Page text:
Part 45: Where Would You Like to See More Agricultural Funding Directed?

Each day we run three of your responses to the question: Where Would You Like to See More Agricultural Funding Directed?

(Photo credit: Bernard Pollack)

1. Dyno Keatinge, World Vegetable Center, Taiwan says:

“I believe that malnutrition is The major problem facing the world today. The suite of human difficulties thus relating to malnutrition range from mineral and vitamin deficiencies to carbohydrate/oils-induced obesity. It is vital in my opinion that we strive to allow all human beings access to appropriately balanced diets. What is largely lacking at present are sustained and sufficiently cheap sources of fruit and vegetables and the knowledge to advocate strenuously for their inclusion in people’s diets. Most agricultural funding is presently directed towards staple cereals at a global level and I believe that to be a serious mistake. Rather we need to invest in research in a much wider range of legume, fruit and vegetable crops which will give a higher rate of return to research and will help enable humans to better achieve properly balanced diets to sustain their health.”

2. Gizachew Sisay, Oxfam, Ethiopia says:

I would like to see more investment on three key areas of Agriculture: commercialization of smallholder agriculture (market linkage of smallholders, organization of producers to increase scale, facilitating service providers to support the sector); promotion of value addition (technological promotion, skills and  knowledge development etc); enhancing the role of women in Agriculture.”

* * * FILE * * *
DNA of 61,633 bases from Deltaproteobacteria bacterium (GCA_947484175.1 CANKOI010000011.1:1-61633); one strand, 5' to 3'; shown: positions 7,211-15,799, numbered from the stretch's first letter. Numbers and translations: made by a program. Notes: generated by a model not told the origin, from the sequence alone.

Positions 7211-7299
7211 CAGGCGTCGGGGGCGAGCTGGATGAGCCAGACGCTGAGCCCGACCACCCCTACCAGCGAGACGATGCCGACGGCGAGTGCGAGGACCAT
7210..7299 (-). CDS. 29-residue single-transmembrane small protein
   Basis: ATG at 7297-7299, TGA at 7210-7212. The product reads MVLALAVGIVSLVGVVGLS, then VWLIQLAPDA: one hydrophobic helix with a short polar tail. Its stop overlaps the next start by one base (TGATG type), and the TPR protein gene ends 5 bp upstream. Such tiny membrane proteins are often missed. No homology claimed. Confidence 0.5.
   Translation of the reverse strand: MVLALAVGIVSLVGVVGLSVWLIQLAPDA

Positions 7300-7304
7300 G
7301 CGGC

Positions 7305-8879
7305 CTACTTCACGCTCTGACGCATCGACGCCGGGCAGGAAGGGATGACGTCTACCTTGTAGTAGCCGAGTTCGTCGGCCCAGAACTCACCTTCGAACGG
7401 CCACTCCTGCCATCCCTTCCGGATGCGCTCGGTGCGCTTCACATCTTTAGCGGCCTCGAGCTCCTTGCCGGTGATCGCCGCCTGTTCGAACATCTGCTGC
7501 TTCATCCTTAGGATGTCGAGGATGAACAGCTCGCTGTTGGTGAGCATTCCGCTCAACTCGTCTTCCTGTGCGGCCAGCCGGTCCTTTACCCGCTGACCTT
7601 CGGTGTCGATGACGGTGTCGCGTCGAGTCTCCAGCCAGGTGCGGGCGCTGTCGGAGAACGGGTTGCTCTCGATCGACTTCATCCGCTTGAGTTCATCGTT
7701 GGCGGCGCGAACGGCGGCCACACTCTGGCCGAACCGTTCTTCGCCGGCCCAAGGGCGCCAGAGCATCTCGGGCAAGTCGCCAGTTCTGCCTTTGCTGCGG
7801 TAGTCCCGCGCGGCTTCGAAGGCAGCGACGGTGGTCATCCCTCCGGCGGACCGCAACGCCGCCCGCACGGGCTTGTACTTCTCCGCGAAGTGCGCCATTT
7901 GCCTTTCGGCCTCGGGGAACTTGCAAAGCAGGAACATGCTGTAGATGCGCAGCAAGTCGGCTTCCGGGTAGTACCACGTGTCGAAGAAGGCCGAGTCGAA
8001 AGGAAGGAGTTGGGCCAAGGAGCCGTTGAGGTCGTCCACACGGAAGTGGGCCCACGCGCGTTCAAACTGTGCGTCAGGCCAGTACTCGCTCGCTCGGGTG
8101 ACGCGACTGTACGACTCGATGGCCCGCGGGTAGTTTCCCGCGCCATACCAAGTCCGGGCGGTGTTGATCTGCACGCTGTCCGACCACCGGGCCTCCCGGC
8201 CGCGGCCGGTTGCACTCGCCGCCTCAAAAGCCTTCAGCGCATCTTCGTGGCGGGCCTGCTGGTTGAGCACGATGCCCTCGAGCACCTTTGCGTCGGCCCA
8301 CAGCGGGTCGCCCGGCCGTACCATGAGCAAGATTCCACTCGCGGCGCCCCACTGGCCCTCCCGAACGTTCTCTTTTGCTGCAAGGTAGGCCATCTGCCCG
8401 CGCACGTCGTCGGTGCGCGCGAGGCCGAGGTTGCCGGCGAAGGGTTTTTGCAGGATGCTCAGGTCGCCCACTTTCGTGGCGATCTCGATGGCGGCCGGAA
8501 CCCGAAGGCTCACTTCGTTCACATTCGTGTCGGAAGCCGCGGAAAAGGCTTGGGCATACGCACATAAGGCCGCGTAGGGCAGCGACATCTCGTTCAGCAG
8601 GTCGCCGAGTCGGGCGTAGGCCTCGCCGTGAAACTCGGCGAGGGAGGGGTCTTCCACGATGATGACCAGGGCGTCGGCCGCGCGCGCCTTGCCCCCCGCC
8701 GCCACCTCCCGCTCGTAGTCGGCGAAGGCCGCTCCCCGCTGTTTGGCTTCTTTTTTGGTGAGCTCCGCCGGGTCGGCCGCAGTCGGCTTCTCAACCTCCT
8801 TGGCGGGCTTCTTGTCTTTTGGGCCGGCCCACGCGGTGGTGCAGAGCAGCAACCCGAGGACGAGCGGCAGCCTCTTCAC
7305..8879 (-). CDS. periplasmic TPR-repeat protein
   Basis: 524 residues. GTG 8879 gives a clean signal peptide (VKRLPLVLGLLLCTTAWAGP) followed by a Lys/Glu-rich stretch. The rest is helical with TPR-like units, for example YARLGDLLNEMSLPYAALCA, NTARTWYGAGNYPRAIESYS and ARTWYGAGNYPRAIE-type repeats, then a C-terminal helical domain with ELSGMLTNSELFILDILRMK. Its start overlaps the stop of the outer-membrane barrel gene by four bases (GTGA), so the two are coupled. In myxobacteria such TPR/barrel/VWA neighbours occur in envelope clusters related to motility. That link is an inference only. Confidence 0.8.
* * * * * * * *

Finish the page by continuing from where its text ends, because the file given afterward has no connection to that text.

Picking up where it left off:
3. Anne Woodfine, United Kingdom says:

“I agree wholeheartedly with Charles Ray’s answer that there is a need to move from food aid to improving food security – and specifically, a massive effort to raise awareness and enable smallholders to restore their often degraded land, using the range of known SLMs (compost, green manures, low tillage, conservation agriculture etc – also crop diversification), increasing yields and reducing yield variability. This will particularly increase the resilience of smallholder systems to the impacts of increasing weather variability…. and climate change.”

To read more responses, see:

Part 40: Sophia Murphy, Roland Sundström, & Jones Lemchi
Part 41: Xavier Rakotonjanahary (Madagascar), Tobias Leenaert (Belgium), & Kristof Nordin (Malawi)
Part 42: Nazeer Ahmed, Willie Tuimising (Kenya), & Sara Scherr (USA)
Part 43: Caroline Smith, Klaus Droppelmann (Malawi), & Ashley Colpaart (USA)
Part 44: Huriye Kara, Pat Lanyasunya (Kenya), & Prince Charles Dickson (Nigeria)

What is your answer? Email me at or tweet your response to @WorldWatchAg

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